If information is power, then the 35 participants leaving the 22nd annual National Institute on Aging’s (NIA) Summer Institute on Aging Research must have been at full wattage. The Summer Institute offers emerging researchers the unique opportunity to interact with and receive personalized advice from top professionals in their field. Participants attend lectures by these well-known scientists about their latest (some not yet published) research findings and what they have learned from research challenges. The NIA staff also provide some welcomed support for navigating through the labyrinth of the grant application process. Overall, participants have a chance to develop their professional goals and refine research methodologies with feedback from their peers, senior scientists, and NIA staff.
“The NIA launched the Summer Institute on Aging Research in 1987 to give up-and-coming researchers from around the nation insight on grant application and research design. Since then we have worked hard to refine the program to equip attendees with the tools for a thriving research career,” says J Taylor Harden, Ph.D., R.N., F.A.A.N., NIA Assistant to the Director for Special Populations. “The Institute also encourages researchers to address aging issues affecting minority and other underserved populations.” This year the Institute was co-sponsored by NIA, the Alzheimer’s Association, the John A. Hartford Foundation, and the American Academy of Nursing. Over 7 days, participants at the Aspen Wye River Conference Center in Maryland attended 20 plenary sessions on a range of topics including research design, the biology of aging, media training, statistical analysis, grant support, exercise, and Alzheimer’s disease (AD) and other dementias. Some of these plenary sessions were led by Summer Institute alumni, like Jason H.T. Karlawish, M.D., who are now successful, NIA-funded investigators. Participants also took part in smaller, more intimate breakout sessions with experts in the field of aging about being a researcher and developing strategies for successful career progression.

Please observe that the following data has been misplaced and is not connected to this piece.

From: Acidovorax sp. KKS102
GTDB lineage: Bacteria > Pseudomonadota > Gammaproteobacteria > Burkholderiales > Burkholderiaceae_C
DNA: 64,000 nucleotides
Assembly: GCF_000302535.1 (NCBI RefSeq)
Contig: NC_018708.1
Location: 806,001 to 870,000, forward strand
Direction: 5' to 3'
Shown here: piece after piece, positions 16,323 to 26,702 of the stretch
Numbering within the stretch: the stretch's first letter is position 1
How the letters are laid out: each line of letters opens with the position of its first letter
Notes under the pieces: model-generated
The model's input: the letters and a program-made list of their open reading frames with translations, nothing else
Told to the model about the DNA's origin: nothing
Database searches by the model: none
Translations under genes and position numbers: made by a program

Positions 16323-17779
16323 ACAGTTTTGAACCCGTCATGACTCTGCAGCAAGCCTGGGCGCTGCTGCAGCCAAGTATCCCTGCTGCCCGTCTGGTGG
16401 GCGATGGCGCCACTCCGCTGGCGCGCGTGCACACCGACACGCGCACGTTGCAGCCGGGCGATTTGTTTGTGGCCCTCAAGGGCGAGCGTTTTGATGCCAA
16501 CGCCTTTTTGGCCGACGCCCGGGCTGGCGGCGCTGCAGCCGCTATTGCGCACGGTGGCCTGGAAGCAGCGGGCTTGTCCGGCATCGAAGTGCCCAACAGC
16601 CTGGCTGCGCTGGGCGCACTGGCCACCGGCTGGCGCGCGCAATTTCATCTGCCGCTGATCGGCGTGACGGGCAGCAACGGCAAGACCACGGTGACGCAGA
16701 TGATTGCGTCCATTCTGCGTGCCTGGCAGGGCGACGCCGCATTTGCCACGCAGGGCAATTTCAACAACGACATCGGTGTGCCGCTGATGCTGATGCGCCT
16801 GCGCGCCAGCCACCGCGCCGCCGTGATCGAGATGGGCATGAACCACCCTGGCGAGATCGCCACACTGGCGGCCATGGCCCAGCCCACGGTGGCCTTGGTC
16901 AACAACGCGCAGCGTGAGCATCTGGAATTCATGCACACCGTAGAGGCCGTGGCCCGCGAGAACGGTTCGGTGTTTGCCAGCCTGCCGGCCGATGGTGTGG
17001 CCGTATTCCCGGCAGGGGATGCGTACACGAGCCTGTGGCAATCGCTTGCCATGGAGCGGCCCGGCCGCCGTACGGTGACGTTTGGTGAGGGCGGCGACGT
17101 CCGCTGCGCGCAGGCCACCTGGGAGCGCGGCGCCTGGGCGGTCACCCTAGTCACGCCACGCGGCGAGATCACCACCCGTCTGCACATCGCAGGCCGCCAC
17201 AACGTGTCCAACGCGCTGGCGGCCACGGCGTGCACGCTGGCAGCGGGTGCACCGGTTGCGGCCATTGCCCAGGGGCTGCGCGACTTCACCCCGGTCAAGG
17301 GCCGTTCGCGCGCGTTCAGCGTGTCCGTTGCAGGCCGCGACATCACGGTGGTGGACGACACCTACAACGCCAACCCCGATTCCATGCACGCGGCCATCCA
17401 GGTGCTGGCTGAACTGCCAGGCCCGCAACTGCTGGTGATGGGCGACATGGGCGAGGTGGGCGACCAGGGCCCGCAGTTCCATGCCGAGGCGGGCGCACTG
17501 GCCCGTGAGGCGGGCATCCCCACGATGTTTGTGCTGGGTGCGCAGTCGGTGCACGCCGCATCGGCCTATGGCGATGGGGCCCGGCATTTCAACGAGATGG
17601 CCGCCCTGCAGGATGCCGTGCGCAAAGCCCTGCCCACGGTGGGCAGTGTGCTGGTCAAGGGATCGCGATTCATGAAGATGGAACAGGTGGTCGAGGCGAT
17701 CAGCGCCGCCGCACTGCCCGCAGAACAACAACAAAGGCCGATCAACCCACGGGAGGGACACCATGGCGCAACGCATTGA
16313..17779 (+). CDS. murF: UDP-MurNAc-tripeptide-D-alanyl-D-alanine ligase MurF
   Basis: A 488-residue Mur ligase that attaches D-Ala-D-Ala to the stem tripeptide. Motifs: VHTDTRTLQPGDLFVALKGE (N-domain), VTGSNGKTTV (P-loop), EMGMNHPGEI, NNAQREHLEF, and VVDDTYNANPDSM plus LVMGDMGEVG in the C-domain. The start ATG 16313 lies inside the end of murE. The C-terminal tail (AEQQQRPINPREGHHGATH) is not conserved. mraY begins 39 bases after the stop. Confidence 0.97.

True to its original vision, the Summer Institute benefits early- and mid-career investigators by drawing on the successes and challenges faced by more experienced investigators and providing an insider’s perspective of the grant process by NIA experts. For attendees, highlights from this year’s Summer Institute included:
Several attendees agreed to talk about their research interests and comment on the Summer Institute:
Emma Aguila, Ph.D., was born and raised in Mexico. From an early age, she had an interest in the health and socioeconomic disparities between her country and the United States. This interest later focused on the economics of aging when, as an undergraduate at the Instituto Tecnologico Autonomo de Mexico, she took a course that covered the Life Cycle Model and how labor trajectories affect well-being during retirement.
Aguila has cultivated her zeal for understanding the health and economics of aging through her research. She has been recognized for her work by receiving the Inter-American Award for Research on Social Security in 2007 for her Ph.D. dissertation. With the RAND Corporation, the government of the State of Yucatan, Mexico, and other international experts, Aguila is now designing and analyzing a pension program for poor older adults living in Yucatan. The program is the first to evaluate poverty alleviation policy for the elderly living in the region and will follow the participants over time, before and after the randomized intervention. “The main goal of this research effort is to improve the well-being of the elderly population and to contribute to the design of poverty policies around the world,” Aguila said.
Aguila learned about the Summer Institute while working as a pilot investigator at the Center for Health Improvement for Minority Elders (CHIME), at University of California, Los Angeles. Several co-workers highlighted the importance of the NIA Summer Institute for developing researchers, like herself.